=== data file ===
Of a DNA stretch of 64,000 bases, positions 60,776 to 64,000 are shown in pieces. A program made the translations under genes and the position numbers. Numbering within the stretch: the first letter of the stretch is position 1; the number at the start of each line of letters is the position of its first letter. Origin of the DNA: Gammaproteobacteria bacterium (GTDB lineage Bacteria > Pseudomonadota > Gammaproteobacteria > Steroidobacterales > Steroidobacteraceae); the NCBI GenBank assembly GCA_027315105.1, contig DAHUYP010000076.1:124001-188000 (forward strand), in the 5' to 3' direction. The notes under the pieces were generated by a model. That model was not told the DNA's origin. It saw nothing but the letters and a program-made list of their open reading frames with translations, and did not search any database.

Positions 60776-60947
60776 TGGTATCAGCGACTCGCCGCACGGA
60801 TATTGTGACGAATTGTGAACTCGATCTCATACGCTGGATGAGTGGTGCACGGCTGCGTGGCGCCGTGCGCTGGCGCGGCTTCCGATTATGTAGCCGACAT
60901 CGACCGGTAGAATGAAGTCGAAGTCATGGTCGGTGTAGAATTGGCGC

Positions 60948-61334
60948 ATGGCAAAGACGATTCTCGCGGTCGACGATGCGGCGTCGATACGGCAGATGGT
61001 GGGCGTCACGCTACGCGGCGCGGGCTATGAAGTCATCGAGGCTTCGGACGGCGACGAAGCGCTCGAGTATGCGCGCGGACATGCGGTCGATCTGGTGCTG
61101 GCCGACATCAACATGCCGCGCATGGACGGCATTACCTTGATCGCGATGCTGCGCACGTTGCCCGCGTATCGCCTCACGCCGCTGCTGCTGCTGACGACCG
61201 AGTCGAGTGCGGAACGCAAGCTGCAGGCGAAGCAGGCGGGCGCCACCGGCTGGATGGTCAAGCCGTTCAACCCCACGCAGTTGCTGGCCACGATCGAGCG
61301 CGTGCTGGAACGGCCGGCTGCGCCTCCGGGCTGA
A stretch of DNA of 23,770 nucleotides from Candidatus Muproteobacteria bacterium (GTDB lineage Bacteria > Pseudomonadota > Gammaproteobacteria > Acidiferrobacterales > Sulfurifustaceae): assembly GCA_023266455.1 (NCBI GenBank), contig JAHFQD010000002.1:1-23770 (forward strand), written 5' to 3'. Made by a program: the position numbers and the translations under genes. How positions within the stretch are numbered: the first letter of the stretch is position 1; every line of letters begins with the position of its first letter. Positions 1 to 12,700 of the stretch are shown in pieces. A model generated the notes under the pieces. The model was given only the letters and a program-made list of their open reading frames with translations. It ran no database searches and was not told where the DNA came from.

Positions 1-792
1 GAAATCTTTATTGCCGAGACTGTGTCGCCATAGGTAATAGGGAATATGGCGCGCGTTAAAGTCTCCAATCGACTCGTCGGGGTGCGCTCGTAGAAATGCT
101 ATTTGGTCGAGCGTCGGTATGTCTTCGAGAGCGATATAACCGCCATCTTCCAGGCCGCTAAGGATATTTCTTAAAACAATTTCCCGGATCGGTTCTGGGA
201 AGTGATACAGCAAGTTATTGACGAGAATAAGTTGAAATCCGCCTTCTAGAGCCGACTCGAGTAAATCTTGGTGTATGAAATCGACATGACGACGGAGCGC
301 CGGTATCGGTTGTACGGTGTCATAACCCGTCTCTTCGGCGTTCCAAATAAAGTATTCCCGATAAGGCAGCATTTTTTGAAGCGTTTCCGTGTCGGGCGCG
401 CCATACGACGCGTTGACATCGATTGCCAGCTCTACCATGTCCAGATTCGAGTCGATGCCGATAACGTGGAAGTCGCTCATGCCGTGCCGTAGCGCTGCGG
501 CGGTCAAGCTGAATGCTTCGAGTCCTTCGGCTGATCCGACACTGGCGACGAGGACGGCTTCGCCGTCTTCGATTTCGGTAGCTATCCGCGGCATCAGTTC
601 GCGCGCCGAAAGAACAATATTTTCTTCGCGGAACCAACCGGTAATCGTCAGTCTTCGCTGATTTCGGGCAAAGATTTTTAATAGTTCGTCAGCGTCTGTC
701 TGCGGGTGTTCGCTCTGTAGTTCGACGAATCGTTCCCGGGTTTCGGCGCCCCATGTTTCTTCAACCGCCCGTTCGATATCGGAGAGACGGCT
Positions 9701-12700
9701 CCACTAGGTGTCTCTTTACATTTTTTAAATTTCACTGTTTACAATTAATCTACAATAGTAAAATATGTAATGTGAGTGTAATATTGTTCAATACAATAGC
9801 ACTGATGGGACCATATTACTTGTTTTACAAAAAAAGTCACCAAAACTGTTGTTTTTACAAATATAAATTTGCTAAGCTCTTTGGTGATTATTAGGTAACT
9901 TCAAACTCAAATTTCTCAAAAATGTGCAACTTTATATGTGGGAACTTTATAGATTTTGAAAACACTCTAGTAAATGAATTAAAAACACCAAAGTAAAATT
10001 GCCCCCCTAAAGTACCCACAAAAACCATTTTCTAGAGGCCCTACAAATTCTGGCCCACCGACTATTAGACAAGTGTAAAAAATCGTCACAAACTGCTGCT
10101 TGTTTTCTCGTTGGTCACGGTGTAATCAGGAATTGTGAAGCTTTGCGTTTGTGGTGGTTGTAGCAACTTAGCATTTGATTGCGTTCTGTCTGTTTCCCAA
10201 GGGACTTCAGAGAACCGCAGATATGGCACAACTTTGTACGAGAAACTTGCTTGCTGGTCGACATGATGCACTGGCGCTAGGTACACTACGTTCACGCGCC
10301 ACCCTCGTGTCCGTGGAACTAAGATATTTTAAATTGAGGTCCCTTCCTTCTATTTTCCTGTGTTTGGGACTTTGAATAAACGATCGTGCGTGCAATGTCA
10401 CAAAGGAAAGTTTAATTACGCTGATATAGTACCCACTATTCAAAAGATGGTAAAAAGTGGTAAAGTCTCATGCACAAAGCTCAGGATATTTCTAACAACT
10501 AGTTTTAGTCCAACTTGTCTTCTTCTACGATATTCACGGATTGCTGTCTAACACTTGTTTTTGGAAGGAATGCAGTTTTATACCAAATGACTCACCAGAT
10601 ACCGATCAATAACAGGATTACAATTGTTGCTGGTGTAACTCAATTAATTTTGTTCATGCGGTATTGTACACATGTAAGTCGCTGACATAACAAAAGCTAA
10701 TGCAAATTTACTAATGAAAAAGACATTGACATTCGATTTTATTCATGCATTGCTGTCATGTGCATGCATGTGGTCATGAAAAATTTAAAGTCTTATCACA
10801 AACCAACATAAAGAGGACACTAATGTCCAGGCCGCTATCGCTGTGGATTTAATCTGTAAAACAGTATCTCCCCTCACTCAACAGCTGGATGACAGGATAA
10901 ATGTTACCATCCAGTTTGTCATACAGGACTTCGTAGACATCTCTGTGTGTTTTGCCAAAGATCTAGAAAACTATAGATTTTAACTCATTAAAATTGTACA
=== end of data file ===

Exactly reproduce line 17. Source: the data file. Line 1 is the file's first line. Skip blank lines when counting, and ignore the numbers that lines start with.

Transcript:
301 CGGTATCGGTTGTACGGTGTCATAACCCGTCTCTTCGGCGTTCCAAATAAAGTATTCCCGATAAGGCAGCATTTTTTGAAGCGTTTCCGTGTCGGGCGCG